Academic Technology @ Palomar College

Blackboard Thing of the Week: Questions – Multiple Fill in the Blanks

Blackboard Thing of the Week: Questions – Multiple Fill in the Blanks

This week let’s take a look at one of the numerous question types available for use in a Blackboard test: Multiple Fill in the Blanks. As you’d expect from the name, this question type allows for a sentence with one or more “blanks” for the student to fill in. The tricks to using this question type are first to have the right type of question, and second to format the question properly.

So what sort of question is “the right type” to use with multiple fill in the blanks? Naturally that’s a matter of opinion, but what I look for is a question that isn’t going to have a great many possible words that might fill those blanks. For example, a bad question might be “The first president of the Unites States was [blank].” You see, in that case, as the instructor you would need to determine which (if any) answers might be correct. Among possibly correct answers might be “Washington”, “George Washington”, “President Washington”, “Mr. Washington”,¬†et cetera, ad nauseum. And that doesn’t even consider the issue of if you’ll accept common mis-spellings or require correct¬†capitalization¬† (Personally I always require correct use of capitals, but that’s just me.) In the explanatory video below I use the (obviously silly) sentence “The quick brown fox jumps over the lazy dog.” Change out the adjectives for blanks, and that makes a fair sample, but if there are ever any exact quotes, or term definitions which students are supposed to have committed to memory, any of those would be suitable for this question type.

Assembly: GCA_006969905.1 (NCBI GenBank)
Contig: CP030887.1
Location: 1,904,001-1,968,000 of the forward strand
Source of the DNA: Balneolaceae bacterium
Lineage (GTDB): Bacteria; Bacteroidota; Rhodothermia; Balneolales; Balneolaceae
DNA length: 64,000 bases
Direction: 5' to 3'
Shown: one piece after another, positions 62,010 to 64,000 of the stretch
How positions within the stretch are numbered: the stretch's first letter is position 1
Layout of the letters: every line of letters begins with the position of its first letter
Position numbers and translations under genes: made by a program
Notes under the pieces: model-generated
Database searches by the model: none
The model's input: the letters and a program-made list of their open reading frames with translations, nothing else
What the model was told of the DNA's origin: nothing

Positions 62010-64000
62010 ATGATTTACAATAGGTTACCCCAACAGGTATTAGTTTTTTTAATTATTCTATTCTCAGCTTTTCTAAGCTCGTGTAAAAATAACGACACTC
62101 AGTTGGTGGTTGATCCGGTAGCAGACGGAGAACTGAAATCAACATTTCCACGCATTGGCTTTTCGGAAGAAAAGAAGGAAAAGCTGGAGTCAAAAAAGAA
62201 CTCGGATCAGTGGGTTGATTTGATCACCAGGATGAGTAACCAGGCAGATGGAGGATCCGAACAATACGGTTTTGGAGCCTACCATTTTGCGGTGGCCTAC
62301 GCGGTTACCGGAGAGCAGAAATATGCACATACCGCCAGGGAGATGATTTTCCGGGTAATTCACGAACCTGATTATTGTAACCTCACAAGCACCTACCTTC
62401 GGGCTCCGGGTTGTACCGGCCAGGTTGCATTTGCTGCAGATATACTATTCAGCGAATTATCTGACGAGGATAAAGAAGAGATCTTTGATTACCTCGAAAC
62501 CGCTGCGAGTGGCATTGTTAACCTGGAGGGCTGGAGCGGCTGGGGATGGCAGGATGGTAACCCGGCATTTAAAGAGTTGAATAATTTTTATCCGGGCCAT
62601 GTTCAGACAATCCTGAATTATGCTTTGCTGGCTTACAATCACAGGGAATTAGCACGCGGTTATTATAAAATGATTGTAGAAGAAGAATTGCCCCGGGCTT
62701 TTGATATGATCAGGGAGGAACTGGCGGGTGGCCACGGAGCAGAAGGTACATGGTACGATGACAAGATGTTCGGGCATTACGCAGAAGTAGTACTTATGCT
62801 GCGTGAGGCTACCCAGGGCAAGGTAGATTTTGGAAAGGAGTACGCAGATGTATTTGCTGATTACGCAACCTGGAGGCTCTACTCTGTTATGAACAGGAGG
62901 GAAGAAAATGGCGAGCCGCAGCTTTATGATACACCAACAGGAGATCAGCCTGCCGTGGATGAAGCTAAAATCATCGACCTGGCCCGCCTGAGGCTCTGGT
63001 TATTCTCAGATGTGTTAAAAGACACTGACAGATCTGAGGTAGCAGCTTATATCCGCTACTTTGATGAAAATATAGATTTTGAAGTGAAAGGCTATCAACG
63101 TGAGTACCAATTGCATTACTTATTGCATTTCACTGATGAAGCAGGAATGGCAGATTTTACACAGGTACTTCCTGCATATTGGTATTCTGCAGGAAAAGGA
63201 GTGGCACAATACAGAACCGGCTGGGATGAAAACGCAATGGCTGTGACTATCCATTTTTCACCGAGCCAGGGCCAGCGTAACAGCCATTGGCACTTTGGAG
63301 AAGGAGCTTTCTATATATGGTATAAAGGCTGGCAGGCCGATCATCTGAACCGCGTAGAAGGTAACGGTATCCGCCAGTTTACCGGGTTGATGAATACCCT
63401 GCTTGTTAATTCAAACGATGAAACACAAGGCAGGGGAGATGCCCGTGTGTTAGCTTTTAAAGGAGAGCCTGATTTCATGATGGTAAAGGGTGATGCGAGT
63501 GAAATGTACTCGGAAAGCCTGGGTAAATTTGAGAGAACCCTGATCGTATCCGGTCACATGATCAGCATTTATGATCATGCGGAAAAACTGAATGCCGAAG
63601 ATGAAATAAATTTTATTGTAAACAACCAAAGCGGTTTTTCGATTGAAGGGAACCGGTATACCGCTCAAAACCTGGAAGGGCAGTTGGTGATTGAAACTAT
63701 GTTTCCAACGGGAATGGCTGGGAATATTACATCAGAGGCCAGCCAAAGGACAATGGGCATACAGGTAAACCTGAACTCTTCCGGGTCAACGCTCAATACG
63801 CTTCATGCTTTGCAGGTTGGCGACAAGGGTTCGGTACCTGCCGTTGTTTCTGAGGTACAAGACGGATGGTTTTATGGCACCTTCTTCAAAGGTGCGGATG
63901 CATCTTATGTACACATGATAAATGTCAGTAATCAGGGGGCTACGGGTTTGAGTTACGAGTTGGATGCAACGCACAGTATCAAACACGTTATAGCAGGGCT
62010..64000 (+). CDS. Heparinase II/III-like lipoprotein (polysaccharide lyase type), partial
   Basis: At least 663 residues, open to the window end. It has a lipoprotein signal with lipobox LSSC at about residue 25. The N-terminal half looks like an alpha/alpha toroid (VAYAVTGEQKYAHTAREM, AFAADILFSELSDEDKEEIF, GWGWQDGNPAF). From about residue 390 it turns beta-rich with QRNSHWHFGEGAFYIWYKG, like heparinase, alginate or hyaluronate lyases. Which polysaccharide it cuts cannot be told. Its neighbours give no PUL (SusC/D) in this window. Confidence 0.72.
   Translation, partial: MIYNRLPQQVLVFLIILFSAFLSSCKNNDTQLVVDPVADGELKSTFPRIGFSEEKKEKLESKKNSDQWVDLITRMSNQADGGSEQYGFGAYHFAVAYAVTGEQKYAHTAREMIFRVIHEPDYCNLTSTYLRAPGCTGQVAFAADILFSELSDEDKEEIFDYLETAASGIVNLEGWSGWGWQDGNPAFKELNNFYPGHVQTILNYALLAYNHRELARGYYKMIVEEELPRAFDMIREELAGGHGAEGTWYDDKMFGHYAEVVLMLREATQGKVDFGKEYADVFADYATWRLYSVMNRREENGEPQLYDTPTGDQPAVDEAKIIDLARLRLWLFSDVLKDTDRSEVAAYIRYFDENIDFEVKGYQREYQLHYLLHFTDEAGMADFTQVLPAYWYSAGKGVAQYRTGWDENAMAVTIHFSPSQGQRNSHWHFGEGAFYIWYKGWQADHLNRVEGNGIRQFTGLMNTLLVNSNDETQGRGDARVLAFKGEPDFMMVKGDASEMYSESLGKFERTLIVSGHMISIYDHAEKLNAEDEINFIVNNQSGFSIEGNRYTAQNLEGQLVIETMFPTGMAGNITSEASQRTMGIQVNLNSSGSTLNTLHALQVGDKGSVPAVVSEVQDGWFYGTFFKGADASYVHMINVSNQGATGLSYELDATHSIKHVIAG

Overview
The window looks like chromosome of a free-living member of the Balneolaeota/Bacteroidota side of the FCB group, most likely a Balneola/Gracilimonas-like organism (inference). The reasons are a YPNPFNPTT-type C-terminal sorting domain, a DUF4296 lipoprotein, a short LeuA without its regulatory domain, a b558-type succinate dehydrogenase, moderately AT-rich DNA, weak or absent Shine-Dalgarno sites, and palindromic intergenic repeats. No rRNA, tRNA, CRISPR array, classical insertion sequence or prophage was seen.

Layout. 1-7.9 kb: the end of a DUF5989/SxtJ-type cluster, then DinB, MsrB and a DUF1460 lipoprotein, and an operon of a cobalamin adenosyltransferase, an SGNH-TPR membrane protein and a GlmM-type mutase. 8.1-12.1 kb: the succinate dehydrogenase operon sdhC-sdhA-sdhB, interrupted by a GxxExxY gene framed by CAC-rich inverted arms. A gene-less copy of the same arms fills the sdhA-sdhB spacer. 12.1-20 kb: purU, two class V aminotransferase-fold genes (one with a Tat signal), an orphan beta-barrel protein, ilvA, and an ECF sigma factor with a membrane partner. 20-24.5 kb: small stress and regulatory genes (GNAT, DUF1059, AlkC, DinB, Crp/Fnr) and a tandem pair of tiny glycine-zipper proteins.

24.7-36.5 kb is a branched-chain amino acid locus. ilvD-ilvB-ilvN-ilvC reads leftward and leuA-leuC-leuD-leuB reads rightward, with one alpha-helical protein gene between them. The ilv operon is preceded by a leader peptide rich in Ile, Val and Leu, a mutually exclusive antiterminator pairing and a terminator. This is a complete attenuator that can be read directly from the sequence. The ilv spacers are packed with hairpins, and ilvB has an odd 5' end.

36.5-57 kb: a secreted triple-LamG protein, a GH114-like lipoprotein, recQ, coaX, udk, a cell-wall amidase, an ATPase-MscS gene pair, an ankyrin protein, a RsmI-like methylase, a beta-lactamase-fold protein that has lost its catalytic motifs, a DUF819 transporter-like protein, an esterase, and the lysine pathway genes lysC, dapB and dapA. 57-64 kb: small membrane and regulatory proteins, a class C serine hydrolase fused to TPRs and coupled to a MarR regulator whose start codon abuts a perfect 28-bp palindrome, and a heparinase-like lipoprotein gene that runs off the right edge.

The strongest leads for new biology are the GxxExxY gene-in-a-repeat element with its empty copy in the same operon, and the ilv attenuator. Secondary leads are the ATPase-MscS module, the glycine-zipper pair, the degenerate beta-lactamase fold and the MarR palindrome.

As to exactly how to format the question, it’s truly just a case of putting placeholders everywhere you’d want a blank to go. A strategy that has worked well for me is to start by typing out the whole sentence, then replacing words with the placeholders, as you’ll see in the video. Each placeholder is a variable between square brackets, so [x] would be an example. Thus the sample sentence about the fox above might become “The [q] [b] fox jumps over the [l] dog.” When you proceed to the next page of question creation, you’ll have the chance to fill in which words are correct for each placeholder. And, since Blackboard will know what the correct answers are, the system will grade the question for you.

So, be it one blank or many, consider how you might get your students filling out blanks in your tests!

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